# Resistors in series and parallel

## How to calculate resistor in series

To implement a circuit with resistors in series you have to connect one resistor after the other one. (see the image). The equivalent resistor value of the resistors connected in series is equal to the addition of all resistor’s values.

In this case, the current flowing through all resistors is the same. Then:

RTS (series equivalent resistor value) = R1+R2+R3

The electric current value in the equivalent circuit can be calculated using the Ohm’s law. (I = V/RTS). This current has the same value as the current on the original circuit.

Knowing the current that flows through the circuit, you can get the voltage across each resistor in the original circuit using the Ohm’s law.

• Voltage on R1 is V1 = I x R1
• Voltage on R2 is V2 = I x R2
• Voltage on R3 is V3 = x I R3

You can also find the voltage in a specific resistor using the voltage divider formula. ## How to calculate resistor in parallel

On the series resistor circuit the current has only one path to go from the positive to the negative battery terminal. In a parallel resistor circuit the current supplied by the voltage source is divided in several paths.

If 2 or more resistors in parallel as shown in the picture, the current supplied by the voltage source is divided and the value of the current in each resistor depends on the resistor value. Using the Ohm’s law for each resistor:

I1 = V/R1, I2 = V/R2, I3 = V/R3 The value of the equivalent resistance of the resistors in parallel is obtained with the formula: (for a 3 resistor circuit)

RTP (total parallel resistor value) = 1/(1/R1 + 1/R2 + 1/R3)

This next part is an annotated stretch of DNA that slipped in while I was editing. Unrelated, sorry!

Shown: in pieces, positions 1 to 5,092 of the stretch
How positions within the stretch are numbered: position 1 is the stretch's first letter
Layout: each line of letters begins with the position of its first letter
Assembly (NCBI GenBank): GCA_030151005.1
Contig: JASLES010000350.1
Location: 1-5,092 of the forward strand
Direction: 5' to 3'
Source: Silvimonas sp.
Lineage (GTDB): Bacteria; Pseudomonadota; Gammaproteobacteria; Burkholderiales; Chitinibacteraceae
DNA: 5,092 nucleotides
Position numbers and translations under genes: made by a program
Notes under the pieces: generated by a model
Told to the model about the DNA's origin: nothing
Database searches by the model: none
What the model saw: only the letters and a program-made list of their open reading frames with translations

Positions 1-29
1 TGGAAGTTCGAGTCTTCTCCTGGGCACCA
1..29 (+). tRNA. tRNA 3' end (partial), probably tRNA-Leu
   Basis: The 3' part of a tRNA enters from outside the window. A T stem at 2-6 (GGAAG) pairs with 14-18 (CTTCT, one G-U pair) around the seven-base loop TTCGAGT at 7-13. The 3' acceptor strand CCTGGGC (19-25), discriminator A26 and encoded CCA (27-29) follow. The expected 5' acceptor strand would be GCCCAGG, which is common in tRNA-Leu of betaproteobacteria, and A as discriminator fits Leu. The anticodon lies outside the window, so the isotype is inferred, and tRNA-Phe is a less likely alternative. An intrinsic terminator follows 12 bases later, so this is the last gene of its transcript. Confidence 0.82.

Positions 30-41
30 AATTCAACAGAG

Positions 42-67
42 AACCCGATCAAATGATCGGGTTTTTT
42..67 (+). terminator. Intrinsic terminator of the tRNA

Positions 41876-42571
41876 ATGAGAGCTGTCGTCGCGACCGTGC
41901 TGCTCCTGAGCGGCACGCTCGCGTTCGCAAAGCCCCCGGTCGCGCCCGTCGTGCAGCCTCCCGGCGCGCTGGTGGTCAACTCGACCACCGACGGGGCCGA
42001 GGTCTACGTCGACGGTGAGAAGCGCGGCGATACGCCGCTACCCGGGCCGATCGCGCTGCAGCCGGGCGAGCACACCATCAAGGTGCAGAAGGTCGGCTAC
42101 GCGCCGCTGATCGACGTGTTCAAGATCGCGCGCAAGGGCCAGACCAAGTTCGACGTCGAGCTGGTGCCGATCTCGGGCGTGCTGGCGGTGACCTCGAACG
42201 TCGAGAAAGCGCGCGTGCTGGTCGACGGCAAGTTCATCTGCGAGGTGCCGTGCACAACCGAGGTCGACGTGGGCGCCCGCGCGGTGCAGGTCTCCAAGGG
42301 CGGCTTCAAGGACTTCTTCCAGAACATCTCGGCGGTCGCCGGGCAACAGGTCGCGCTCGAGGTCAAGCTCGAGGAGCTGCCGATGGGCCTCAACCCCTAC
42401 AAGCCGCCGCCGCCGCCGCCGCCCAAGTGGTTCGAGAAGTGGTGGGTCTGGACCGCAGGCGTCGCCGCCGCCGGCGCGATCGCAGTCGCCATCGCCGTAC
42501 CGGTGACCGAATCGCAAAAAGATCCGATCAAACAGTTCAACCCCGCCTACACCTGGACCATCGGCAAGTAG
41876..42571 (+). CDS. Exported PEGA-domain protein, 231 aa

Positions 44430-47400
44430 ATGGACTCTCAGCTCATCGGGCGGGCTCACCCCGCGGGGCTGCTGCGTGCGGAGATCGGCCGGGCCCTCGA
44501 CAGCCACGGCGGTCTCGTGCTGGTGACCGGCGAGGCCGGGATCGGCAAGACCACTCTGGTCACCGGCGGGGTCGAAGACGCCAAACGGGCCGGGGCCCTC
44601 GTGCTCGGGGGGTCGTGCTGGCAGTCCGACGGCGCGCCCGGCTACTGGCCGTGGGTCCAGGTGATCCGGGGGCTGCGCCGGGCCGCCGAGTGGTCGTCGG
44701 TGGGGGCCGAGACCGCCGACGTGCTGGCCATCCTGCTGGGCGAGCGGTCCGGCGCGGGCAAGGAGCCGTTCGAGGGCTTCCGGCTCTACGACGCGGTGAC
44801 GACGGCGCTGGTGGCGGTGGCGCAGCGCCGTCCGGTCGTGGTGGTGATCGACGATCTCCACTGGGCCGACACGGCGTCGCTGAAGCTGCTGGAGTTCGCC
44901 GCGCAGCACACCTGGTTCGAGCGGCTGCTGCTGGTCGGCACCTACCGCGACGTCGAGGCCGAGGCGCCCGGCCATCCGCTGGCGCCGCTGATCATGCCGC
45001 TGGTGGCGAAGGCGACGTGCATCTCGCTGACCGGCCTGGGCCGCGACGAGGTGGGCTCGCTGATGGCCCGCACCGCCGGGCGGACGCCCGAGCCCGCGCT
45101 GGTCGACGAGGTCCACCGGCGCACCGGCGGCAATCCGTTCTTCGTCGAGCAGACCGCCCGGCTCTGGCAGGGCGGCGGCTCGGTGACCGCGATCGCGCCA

Showing the same formula in a slightly different way, we get: 1/RTP = 1/R1 + 1/R2 + 1/R3.

The total current delivered by the source is the addition of the individual currents in each resistor. The value of this current has the same value as the current in the equivalent resistor.

Then the current supplied by the voltage source is I = I1 + I2 + I3

## How to calculate resistor in parallel using conductance

If we use the conductance formula G = 1/R. (The conductance is the inverse of the resistance and its unit is Siemens), we can rewrite the above formula to obtain: GTP = G1 + G2 + G3. The equivalent conductance is the addition of conductance.

The equivalent conductance is the addition of the inverse resistors value. GTP = 1/R1 + 1/R2 + 1/R3

As we may already know, the total conductance is the inverse of the total resistance GTP = 1/RTP. Clearing the last formula for RTP, we obtain RTP = 1/GTP wish is the equivalent resistor value of a set of resistors in parallel.

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